On its other sides are the capitalised words Courage; Honour; and Self-Sacrifice. A further inscription beneath is graphic and includes "Flames consume the flesh. The spirit is unconquerable." World War II dates have been added since the first unveiling by Earl Beatty.[29] Halfway along Blackstone Hill is access downhill through Redhill Common to London Road Redhill where Common expands and adjoins the south of Redhill, also known as Earlswood.[30]

Transport[edit]

Redhill is at the junction of the A23 and A25 roads. The M25 and M23 motorways are within three miles.

Redhill railway station is at the junction of three lines: the main London to Brighton line, the North Downs Line from Redhill to Reading, and the Redhill to Tonbridge Line.[citation needed] Until 1845 there was a separate station from which one could travel to Ashford and Dover.[6]

Numerous bus services are operated to the town, by Arriva, Metrobus and Southdown PSV. In May 2008, route 100 to Crawley became part of the Fastway bus rapid transport system, following redevelopment of Redhill bus station.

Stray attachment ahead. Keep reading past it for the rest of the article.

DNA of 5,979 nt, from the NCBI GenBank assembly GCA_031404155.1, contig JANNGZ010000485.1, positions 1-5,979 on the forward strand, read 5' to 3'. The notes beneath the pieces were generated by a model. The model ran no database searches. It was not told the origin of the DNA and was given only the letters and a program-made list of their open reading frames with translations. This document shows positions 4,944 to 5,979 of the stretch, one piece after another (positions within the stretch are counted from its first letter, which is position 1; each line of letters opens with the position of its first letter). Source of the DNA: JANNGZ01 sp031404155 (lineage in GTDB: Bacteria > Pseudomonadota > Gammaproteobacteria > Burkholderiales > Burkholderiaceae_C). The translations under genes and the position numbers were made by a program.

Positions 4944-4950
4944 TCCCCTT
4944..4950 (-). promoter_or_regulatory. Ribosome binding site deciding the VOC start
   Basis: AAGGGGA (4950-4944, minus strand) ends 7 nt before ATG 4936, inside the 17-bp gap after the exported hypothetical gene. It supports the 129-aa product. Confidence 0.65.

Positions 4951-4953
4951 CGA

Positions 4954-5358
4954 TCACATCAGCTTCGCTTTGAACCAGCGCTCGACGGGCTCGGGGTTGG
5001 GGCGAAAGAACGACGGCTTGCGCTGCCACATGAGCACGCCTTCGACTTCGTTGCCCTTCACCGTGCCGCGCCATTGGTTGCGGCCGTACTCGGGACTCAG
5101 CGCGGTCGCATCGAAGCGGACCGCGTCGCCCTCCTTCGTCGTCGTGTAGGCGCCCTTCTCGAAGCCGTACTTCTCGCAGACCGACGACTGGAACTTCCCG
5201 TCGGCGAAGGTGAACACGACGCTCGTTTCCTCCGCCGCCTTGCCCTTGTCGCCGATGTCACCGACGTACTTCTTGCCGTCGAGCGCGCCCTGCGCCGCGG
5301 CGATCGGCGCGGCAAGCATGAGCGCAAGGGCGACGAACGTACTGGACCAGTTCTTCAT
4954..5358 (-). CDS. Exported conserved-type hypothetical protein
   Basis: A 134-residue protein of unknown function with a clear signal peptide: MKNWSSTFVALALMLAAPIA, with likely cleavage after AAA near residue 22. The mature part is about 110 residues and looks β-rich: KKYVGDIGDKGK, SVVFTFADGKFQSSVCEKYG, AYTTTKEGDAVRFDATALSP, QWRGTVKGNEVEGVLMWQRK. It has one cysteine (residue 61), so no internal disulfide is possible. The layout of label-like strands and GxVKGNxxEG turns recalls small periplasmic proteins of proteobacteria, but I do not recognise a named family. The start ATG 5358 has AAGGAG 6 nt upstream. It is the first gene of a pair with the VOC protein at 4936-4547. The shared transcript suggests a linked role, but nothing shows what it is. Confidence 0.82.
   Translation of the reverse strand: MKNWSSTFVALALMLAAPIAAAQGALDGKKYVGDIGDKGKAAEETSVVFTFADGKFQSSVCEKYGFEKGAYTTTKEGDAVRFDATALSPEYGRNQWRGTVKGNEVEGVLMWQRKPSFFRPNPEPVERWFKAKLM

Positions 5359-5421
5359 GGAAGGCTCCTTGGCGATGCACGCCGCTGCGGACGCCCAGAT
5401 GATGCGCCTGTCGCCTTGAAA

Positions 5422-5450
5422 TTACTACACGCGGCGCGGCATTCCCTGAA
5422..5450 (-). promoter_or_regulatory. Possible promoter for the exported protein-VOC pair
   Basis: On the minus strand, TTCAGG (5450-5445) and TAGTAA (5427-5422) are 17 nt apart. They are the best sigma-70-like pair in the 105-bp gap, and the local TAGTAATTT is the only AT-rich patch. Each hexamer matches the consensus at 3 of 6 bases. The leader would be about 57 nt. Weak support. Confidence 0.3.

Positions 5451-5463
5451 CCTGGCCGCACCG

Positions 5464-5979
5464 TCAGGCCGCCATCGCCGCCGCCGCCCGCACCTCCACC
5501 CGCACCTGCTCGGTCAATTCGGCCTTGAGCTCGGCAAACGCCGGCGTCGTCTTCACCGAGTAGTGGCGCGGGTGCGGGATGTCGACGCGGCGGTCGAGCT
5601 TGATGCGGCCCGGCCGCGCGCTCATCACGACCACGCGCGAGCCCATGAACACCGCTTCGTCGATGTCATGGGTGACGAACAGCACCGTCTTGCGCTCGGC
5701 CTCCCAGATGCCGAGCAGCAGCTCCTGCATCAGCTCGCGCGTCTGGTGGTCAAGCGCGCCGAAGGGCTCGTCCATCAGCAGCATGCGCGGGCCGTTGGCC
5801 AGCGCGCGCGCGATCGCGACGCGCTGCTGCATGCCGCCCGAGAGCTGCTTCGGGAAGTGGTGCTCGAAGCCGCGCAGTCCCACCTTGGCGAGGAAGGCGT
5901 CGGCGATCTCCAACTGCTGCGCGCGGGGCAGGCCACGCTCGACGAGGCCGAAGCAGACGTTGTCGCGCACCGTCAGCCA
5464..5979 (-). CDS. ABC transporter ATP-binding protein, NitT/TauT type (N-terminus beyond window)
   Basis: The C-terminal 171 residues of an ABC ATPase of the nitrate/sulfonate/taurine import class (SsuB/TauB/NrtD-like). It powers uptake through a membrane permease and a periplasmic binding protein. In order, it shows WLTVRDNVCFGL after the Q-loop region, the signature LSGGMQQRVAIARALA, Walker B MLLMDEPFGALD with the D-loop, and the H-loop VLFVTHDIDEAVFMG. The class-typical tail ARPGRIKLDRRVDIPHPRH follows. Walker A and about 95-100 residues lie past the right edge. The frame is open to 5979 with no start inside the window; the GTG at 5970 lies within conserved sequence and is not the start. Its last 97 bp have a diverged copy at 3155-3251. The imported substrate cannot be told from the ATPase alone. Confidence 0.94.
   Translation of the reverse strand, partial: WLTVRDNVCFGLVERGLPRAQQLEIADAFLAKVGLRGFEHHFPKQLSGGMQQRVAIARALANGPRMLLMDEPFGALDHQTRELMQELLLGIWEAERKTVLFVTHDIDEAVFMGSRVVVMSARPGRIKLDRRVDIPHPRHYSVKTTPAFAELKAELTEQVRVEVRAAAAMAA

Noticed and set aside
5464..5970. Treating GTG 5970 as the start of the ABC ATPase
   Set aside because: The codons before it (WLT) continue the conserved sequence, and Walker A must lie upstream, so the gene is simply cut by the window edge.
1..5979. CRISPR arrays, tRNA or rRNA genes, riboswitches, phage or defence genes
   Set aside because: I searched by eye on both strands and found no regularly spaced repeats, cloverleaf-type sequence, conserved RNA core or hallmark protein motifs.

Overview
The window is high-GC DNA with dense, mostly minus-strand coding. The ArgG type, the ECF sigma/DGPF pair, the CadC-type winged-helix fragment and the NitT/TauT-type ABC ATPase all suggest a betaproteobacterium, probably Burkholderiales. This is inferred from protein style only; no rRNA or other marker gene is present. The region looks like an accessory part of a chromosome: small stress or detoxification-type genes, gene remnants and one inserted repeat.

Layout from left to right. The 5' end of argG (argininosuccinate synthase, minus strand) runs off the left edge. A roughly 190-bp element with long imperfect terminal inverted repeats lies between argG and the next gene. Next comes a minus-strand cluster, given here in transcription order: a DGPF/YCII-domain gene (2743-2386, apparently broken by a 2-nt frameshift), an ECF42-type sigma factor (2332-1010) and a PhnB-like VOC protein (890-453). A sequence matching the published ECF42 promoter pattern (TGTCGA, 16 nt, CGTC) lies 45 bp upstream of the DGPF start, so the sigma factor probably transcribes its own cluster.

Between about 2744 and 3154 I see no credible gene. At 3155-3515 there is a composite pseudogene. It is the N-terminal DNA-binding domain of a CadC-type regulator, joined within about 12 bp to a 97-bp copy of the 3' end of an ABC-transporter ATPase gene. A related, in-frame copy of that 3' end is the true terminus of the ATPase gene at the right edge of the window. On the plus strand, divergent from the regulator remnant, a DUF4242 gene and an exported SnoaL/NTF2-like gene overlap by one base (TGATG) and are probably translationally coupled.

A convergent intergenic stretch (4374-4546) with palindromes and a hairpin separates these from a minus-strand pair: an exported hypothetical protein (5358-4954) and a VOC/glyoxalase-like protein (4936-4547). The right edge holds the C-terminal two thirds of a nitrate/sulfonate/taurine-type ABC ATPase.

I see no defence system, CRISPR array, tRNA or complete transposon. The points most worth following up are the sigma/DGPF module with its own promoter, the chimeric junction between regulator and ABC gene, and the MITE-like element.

Air access is available at London Gatwick Airport, which lies about seven miles to the south, as well as the small Redhill Aerodrome (EGKR) south-east of Redhill town centre. Heathrow airport is thirty miles to the north-west and both Luton and London City airports are accessible by train.

Shopping[edit]

Redhill has a pedestrianised High Street, which is adjoined by the Belfry Shopping Centre. More shops are available at the Warwick Quadrant. There is also a street market each Thursday, Friday and Saturday, sometimes including a French market.

Culture and community[edit]

Redhill is part of the Reigate and Banstead local government district. Not far from the town is Gatton Park, an estate once owned by the Colmans; the estate has a private chapel (now open to the public) and a Japanese garden.[31]

The town has a distinctive red-brick complex called the Warwick Quadrant, which houses the Harlequin Theatre and Cinema, and the public library, as well as Sainsbury's and other shops.

The former Odeon cinema was built in 1938. It was converted into a nightclub in 1976, operating under various names until 2011 when it was closed down permanently to make way for new housing. Despite a plan to retain the listed Art Deco façade,[32] delays in rebuilding and a reluctance to use the façade meant it "fell into decay" and was demolished in December 2017.[33]